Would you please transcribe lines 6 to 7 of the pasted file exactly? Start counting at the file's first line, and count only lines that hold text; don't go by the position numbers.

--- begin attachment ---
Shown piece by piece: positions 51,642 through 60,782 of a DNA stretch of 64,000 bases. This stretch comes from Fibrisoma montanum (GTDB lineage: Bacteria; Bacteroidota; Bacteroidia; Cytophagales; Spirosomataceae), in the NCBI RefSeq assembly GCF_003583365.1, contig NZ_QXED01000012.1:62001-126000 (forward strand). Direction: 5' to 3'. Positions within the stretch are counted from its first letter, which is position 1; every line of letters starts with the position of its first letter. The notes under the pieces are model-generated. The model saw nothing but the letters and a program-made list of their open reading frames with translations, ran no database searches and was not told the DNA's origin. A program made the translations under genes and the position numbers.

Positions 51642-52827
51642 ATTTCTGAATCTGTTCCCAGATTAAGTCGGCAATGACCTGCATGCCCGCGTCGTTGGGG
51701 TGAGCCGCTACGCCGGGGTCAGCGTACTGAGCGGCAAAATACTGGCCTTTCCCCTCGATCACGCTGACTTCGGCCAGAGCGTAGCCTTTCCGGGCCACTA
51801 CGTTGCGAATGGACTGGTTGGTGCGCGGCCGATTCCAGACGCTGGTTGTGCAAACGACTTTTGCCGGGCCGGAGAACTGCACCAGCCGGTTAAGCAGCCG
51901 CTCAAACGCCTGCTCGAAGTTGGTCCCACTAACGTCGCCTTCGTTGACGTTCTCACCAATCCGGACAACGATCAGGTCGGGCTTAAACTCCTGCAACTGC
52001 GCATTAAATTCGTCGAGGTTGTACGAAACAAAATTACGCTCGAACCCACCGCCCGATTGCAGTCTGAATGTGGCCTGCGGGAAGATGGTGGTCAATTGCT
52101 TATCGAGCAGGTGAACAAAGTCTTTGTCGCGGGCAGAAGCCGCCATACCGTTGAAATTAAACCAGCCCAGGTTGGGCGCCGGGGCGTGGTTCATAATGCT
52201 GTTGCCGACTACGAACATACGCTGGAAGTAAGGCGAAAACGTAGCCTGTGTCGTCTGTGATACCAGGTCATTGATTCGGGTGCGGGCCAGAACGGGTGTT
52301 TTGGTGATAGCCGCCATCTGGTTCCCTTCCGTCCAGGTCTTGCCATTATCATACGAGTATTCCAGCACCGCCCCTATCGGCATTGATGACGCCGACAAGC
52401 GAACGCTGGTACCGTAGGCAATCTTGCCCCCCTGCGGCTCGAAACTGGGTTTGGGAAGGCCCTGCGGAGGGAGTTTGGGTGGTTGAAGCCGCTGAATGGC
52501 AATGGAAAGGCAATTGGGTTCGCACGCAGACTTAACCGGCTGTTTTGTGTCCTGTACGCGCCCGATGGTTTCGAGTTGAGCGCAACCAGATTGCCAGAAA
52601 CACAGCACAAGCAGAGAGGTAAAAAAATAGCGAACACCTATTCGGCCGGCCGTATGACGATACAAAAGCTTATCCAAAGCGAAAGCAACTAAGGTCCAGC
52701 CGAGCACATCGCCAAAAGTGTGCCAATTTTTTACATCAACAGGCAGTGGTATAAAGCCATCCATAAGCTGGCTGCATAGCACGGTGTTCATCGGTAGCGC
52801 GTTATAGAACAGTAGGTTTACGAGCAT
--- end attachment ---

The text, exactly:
51901 CTCAAACGCCTGCTCGAAGTTGGTCCCACTAACGTCGCCTTCGTTGACGTTCTCACCAATCCGGACAACGATCAGGTCGGGCTTAAACTCCTGCAACTGC
52001 GCATTAAATTCGTCGAGGTTGTACGAAACAAAATTACGCTCGAACCCACCGCCCGATTGCAGTCTGAATGTGGCCTGCGGGAAGATGGTGGTCAATTGCT